They know that Oracle does not share recurring maintenance and upgrade revenue with partners, as Sun has done. BEA Systems partners found this out the hard way when Oracle bought that company two years ago and they lost that important annuity.
Now, it's Sun partners' turn to stress out. Many of them rely heavily on maintenance renewal revenue, which could well disappear.
On the plus side, the fact that the Oracle-Sun deal remained uncertain nearly a year after its announcement, caused some customer reticence about buying new Sun hardware or software.
"We got this cloud off our horizon and that is good," said Derek Small, founder of Nulli Secundus Inc., a Sun and Oracle partner based in Calgary, Alberta.
A Sun partner based in the Northeast concurred. The uncertainty around Sun "caused customers to hesitate and then the economy made it worse. Any delay to sales in this world is bad," he said.
This partner, who requested anonymity, is optimistic in that Oracle has proven itself "an animal with process [when it comes to acquiring companies] and it knows how to monetize technology."
On the other hand, he has seen firsthand how Oracle's rough-and tumble direct sales culture can hit partners where they live. Oracle gets the renewal and maintenance revenue and it also wants the license sales revenue, he said.
Mike Clesceri, executive vice president for Laurus Technologies, a Sun and Oracle partner, acknowledged concern that Oracle will take Sun renewal revenue for itself, although he said that is by no means a done deal.
"We need a plan for our business no matter which way they go. I know how much our renewals are … we have other software vendors who have gone back and forth. Some pay for renewals, some don't, some change that and we have to adjust," Clesceri said.
Another Sun partner said even if Oracle takes renewals direct, it would take year or more for it to set up infrastructure to do so.
Oracle VARs see more contention for deals
Scott Jenkins, CEO of The EBS Group in Kansas City, said the influx of Sun partners into the Oracle software ecosystem will increase already tough competition for software license sales. It doesn't help that Oracle's own direct sales team continues to compete for license sales deals to make their own quotas.
The combined Sun-Oracle channels "will hurt some partners because now there will be even more competition for deals. Oftentimes, it's the hardware partner that identifies that a technology refresh is coming up and would be the first to PRM the deal. And he who first PRMs the deal gets Oracle's sales support," Jenkins said. PRM is Oracle's partner relationship management system in which partners are supposed to register new deals in order to claim them.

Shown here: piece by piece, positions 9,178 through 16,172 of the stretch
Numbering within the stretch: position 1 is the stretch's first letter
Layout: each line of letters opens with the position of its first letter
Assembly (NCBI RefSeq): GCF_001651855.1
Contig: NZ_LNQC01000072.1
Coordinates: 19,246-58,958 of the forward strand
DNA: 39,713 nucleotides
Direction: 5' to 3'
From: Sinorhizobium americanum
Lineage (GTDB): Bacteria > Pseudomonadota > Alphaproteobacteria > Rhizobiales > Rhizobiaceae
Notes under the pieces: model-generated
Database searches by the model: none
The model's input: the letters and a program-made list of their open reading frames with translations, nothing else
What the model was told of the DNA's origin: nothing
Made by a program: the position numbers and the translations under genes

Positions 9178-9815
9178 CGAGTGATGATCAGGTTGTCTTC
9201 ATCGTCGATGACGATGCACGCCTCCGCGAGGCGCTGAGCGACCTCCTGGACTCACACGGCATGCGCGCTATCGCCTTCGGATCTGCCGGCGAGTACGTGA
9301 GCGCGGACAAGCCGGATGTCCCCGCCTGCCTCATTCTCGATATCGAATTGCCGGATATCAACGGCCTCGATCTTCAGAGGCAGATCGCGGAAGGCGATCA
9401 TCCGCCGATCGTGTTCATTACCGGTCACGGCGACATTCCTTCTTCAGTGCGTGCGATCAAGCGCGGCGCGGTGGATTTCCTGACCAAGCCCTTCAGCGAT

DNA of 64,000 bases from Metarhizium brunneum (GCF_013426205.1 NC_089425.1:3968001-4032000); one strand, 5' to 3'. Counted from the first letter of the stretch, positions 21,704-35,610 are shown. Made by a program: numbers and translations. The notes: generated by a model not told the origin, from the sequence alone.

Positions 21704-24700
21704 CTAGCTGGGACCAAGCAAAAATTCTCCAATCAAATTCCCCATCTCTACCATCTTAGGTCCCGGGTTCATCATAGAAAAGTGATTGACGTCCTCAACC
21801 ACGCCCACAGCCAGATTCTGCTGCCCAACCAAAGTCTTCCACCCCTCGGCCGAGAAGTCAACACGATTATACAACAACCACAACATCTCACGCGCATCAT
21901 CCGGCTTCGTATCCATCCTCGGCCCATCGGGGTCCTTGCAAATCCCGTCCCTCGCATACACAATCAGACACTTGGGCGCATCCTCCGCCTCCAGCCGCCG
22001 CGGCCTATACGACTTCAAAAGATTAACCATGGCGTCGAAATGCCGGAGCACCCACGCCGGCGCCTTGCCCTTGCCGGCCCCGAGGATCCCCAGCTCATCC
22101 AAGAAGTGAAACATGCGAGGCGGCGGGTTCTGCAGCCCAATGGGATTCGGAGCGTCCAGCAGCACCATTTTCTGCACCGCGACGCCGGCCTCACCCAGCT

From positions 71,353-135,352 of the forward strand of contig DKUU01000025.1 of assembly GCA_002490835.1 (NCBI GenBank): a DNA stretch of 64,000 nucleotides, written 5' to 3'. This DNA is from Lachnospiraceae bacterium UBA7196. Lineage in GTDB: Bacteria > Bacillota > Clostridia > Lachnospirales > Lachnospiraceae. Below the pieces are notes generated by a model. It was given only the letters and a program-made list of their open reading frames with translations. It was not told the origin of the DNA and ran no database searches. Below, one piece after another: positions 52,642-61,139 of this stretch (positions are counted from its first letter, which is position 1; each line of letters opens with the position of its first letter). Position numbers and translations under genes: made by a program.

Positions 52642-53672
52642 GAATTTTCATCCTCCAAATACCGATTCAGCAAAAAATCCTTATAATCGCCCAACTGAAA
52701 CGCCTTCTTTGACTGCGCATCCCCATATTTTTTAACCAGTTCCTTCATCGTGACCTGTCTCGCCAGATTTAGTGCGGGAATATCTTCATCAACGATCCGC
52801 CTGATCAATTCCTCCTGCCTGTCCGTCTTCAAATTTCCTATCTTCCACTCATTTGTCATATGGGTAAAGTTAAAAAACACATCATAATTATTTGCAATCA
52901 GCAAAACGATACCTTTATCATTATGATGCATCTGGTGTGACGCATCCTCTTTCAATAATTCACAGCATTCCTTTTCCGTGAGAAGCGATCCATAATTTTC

On the other hand, Jenkins said there will be fewer Oracle salespeople in the field also competing for those deals.
Nulli Secundus was impacted by Oracle's purchase of Oblix Inc., a small ID management company.
"We voiced that concern then and the reality was Oracle took something off our plate but told us [that] what we gained from their direct sales channel and more volume customers would more than make up for the lost support revenue, and, in reality, that turned out to be true," Small said.
"You'll always find some partners that are like a puppy that can't let go of the sock. Other partners move on, recognize the change and get over it."
Oracle-Sun deal eases mix-and-match deals
Small said convergence from the Oracle-Sun deal will only help his business.
"Our customers liked to pick and choose … they might want Sun's identity management, a terrific product, which is mature and robust, but may have wanted Oracle's access management … and it was a pain to deal with both companies that were trying to sell their full stack," Small said.
Oracle-Sun deal changes Oracle ecosystem -- a lot
One point of agreement is that the channel ecosystem of Oracle-Sun will change drastically.
Several partners said they expect smaller VAR shops to get shaken out completely.
One technology exec at a financial services company who used to head a large systems integrator expects third-party integrators "to take a hit over time."
"Sun's disks are from [Hitachi Data Systems], and most maintenance and support went back to them when the Oracle bid was announced. Part of Oracle's challenge is building or at least integrating a hardware support organization -- a different requirement from software support. VARs and integrators will have to adjust," he said.
The northeastern Sun partner summed it up: "Oracle goes direct so often -- I think small partners will perish in the Oracle world."